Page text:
Common baker's yeast is helping a Utah State University biochemist learn how the instructions coded into the genes are translated into cell proteins.

Information Gayle Knapp is learning from these fungi is helping to change the standard way of looking at gene action. Understanding details of the RNA-protein system can also aid genetic engineers in their quest to manipulate gene expression.It has been thought that the "master molecule" DNA, which makes up the genetic material, stays inside the nucleus of the cell. Instructions coded in the genes, which are segments of DNA, are copied into messenger molecules known as RNA. The RNA messengers move outside the cell nucleus and direct the production of specific proteins, according to explicit instructions they have received.

But studies of yeasts are indicating that the messenger is not just a passive carrier of information, Knapp said.

Knapp began her work with yeast RNA about 10 years ago as a postdoctoral fellow at the University of California, San Diego. At that time, she said, curious segments of genes called introns had just been identified.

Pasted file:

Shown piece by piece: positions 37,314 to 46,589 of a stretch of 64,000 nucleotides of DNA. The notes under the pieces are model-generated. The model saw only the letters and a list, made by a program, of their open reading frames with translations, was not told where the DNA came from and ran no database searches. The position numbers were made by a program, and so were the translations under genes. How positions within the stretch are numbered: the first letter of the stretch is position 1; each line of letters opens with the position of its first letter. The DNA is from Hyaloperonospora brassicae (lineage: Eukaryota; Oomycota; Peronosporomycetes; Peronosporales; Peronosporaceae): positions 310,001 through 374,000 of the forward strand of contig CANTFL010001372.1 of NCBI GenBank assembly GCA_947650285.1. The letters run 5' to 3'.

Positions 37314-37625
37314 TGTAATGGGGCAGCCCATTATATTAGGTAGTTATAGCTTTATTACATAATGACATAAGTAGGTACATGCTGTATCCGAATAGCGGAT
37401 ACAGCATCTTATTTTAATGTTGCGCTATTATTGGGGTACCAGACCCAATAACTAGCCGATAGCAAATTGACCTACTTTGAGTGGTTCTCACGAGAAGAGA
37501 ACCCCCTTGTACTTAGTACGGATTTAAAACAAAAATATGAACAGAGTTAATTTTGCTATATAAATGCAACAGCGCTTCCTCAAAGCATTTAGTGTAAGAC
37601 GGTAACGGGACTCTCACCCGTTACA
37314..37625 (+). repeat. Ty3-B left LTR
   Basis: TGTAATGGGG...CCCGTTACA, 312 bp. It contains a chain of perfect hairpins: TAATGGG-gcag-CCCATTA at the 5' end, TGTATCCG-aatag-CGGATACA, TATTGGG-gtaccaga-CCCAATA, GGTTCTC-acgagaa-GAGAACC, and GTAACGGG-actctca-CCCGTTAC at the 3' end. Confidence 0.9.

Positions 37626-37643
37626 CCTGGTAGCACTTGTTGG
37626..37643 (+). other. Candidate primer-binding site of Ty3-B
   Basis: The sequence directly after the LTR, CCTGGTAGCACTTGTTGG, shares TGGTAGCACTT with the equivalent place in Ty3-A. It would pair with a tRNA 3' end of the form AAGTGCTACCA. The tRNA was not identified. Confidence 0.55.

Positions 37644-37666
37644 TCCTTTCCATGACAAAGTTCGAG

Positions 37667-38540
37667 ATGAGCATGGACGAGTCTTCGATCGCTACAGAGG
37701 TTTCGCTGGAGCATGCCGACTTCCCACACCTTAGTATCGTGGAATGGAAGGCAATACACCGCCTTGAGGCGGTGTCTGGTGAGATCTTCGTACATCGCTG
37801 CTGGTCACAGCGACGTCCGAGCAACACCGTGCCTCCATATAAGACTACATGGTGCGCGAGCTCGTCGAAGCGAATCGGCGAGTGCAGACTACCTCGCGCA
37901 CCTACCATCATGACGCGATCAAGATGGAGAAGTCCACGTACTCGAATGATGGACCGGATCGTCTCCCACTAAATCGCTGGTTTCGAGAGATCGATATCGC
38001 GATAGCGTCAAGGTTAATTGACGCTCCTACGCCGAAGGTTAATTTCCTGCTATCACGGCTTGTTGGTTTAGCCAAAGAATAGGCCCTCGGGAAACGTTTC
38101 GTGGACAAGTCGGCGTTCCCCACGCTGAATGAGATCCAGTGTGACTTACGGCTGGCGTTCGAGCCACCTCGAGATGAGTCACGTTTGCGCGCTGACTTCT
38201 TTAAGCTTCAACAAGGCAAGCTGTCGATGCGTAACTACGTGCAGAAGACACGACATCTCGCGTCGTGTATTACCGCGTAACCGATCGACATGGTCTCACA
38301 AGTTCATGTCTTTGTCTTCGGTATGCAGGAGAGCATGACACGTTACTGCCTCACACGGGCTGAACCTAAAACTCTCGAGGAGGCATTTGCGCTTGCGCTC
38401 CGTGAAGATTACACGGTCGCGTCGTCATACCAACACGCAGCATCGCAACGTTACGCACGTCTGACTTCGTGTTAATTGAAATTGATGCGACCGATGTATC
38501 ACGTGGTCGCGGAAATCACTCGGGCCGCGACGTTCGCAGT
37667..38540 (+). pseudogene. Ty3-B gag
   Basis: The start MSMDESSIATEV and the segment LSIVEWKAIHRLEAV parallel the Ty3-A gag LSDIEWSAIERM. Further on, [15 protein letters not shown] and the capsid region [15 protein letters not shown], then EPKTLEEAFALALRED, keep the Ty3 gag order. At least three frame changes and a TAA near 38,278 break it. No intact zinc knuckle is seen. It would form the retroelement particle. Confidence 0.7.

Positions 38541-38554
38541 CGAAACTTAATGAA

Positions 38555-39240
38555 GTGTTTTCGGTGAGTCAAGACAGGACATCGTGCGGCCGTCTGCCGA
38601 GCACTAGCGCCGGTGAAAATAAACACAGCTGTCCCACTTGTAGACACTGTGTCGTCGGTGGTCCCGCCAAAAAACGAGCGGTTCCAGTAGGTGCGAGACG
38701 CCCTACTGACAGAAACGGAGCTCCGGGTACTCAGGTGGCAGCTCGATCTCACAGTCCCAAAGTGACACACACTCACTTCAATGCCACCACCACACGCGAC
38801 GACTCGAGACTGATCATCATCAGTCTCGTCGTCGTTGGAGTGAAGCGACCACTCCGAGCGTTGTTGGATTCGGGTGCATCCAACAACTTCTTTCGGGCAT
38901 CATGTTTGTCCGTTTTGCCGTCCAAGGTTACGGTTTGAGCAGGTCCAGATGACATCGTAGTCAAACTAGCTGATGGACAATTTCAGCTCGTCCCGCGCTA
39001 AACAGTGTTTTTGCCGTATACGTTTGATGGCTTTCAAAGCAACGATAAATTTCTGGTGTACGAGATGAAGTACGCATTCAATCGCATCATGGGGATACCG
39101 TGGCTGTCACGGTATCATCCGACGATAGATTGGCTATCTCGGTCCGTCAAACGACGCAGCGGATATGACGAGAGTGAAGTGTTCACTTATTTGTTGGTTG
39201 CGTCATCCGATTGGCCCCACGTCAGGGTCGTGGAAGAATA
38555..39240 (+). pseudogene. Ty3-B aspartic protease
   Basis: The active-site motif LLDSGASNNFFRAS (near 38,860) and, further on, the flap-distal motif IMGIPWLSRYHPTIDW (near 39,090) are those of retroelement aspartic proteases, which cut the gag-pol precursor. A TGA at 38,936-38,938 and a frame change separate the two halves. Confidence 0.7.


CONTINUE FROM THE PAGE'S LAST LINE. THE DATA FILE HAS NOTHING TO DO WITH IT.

The introns are copied into the RNA when it is made. However, the introns are later cut out of the RNA. This snipping, or "editing," is necessary before the RNA will work correctly. The cell scissors are enzymes.

"An enzyme cuts out the intron, then the fragments are joined," Knapp said. "It's an incredibly precise removal, subject to controlled variation in the cell."

Knapp is focusing her studies on the site and method of intron removal. In the yeasts, one kind of RNA is processed at the nuclear membrane. She has found that mutant yeasts die because they are unable to process RNA.

Today, DNA has the distinction of being known as the master molecule. But billions of years ago, in the Earth's primordial soup, RNA was probably in charge, Knapp said.

Only recently have scientists turned their attention to the RNA intermediates, and they are not finding them dull. RNA adds to itself as well as subtracts. Its editing of the original message can be extensive.